I was born and grew up on a farm in South Dakota and have lived here most of my life, so I don’t feel the changes people in large cities have. I am widowed and retired and finally able to get back to my painting, which I missed for 25 years when I was in the fast food business. This time of self distancing has been so good for my art – especially the video clips you have faithfully posted on FB. Seeing your 11:00 a.m. video has started my creative day since you first started posting. I had a solo show planned for May. Now it will be in August with a virtual reception and artist talk. Actually I think more people will see my art this way that having the typical reception, and I am looking forward to it. Life is good here in South Dakota.
I love this newsletter. The only news I do read and I can say listen to. Your true words hit the mark with my heart. I am an oil painter. I love painting portraits. Although my story isn’t full of thrills or big epiphany. Just prior to the virus shutdown. I was inspired by Stjephan Hauser a professional Croatian cellist. I found on utube. He is amazing. He played with such ease. So I rented a cello. Some would say, so big deal. Well to me it was. The hardest, most difficult unforgiving instrument. I love the sound, but found it to be so challenging. I’m taking lessons now. But was even more interesting to me. I’m writing a book! Now I’m not a writer! I’m in the “See the Cat, the Cat has fur” stage of writing. But….I’m writing. A novel . Which was also inspired by this cellist. Funny how 1 person or 1 moment in time will rocket a project forward or give a gift of gentle loving thoughts to the heart. That is what your doing my friend. I’ve never met you personally, but I have to say you are my friend and I know your heart. One more thought. I believe there is a beautiful large caldron in Heaven full of creation, love and inspiration. Majority of people hesitate In fear to reach in with their hand and take a share. I did took a share . And I see you have as well. (P.S. I think you put in a straw. No worries. I’m sure its allowed.). Bless you and your family.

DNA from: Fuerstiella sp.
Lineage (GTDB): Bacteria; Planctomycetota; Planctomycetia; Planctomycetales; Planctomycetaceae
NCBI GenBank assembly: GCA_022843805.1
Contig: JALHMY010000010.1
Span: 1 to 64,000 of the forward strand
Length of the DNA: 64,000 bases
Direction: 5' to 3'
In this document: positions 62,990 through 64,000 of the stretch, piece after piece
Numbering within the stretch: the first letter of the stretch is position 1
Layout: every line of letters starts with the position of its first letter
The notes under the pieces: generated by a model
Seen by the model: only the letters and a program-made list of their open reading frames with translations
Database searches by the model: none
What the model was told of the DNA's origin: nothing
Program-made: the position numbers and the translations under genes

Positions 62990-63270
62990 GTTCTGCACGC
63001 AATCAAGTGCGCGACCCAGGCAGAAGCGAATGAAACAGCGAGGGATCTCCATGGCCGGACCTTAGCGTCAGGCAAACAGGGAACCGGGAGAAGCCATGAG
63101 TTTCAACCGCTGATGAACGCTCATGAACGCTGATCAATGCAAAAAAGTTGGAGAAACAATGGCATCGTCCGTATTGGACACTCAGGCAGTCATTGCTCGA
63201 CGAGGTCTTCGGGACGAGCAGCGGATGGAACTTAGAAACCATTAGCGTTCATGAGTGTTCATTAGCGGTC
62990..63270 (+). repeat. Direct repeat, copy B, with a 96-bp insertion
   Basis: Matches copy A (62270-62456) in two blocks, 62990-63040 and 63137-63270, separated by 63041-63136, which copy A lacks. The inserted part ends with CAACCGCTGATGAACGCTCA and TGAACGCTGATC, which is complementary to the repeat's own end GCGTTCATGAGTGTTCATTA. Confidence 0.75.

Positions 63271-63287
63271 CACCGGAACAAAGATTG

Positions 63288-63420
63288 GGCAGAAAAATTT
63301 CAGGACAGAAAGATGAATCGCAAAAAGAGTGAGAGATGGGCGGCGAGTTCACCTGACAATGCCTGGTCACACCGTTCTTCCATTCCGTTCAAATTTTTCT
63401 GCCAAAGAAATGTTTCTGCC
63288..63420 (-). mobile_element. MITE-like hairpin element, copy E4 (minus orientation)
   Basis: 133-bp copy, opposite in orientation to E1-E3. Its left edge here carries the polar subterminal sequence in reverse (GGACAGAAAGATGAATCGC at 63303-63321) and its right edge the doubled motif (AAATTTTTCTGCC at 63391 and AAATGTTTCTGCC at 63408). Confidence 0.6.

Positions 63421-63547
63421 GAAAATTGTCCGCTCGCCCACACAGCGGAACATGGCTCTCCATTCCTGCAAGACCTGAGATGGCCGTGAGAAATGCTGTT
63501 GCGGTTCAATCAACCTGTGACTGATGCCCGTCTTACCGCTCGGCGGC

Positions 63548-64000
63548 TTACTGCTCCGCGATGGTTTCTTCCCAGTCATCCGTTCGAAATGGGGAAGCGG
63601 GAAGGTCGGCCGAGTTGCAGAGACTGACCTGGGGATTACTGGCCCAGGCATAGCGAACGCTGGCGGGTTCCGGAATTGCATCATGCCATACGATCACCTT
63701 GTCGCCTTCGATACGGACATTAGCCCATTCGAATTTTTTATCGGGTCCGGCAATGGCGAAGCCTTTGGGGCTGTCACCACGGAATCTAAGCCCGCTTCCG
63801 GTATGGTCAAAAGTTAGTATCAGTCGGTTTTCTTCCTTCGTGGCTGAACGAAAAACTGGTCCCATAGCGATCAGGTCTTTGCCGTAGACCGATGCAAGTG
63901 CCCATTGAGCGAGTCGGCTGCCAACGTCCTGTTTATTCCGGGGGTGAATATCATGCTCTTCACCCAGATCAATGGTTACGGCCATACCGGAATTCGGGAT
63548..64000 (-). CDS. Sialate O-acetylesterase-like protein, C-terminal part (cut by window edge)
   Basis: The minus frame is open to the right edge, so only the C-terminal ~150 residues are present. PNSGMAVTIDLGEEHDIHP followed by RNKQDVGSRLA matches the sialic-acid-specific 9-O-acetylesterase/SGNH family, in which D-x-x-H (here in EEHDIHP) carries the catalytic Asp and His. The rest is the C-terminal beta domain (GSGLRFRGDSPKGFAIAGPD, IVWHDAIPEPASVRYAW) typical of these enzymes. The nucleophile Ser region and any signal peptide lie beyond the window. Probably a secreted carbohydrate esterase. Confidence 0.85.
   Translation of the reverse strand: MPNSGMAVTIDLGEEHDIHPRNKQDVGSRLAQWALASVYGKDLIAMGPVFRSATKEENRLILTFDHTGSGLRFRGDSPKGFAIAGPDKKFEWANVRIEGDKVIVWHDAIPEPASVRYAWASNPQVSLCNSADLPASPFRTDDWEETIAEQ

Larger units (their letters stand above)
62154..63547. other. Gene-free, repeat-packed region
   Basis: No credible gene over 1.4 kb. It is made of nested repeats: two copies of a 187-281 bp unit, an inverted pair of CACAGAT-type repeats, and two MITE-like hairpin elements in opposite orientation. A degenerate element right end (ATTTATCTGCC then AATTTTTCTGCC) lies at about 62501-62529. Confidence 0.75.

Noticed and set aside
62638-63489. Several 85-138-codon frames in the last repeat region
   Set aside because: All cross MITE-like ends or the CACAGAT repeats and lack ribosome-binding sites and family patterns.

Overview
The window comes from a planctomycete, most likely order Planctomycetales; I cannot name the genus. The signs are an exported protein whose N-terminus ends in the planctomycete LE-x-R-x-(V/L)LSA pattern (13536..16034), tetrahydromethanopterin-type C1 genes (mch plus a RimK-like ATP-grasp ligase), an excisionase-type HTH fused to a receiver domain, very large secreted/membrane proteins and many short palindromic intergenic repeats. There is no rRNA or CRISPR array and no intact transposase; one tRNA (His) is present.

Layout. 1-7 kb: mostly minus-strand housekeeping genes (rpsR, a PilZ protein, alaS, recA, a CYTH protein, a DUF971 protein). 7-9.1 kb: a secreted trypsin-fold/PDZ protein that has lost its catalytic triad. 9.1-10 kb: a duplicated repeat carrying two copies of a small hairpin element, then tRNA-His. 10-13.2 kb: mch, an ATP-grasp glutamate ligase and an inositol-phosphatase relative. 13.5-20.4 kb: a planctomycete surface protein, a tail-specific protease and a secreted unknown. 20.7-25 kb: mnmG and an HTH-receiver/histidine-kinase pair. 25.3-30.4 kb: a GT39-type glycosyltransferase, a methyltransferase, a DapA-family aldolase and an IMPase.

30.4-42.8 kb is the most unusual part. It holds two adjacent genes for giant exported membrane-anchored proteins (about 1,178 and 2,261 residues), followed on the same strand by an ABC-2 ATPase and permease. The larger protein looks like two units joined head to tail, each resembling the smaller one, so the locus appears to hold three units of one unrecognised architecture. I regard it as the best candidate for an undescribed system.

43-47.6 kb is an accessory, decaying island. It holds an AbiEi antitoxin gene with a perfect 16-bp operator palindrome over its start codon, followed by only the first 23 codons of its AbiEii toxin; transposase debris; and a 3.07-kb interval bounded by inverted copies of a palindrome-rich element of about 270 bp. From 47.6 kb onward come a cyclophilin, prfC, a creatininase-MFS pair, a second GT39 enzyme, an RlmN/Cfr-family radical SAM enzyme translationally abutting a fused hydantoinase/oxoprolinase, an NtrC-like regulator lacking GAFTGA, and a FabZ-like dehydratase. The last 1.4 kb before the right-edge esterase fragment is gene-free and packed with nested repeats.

Gail….I absolutely love your heart, and your story. Thank you for sharing. And yes, isn’t Eric Rhoad’s outreach a true inspiration? Thank YOU.
Spending every day painting and improving with all the lessons. Thank you so much. Spending 30 or more minutes daily reading and studying the Bible. Lost my job but such a blessing as I got to spend 4 quality weeks with our son before he starts the Air Force Academy. Healing from all my stress related issues from working as physical therapist in rehab facility rampant with Covid. Eating healthier and losing weight. All blessings!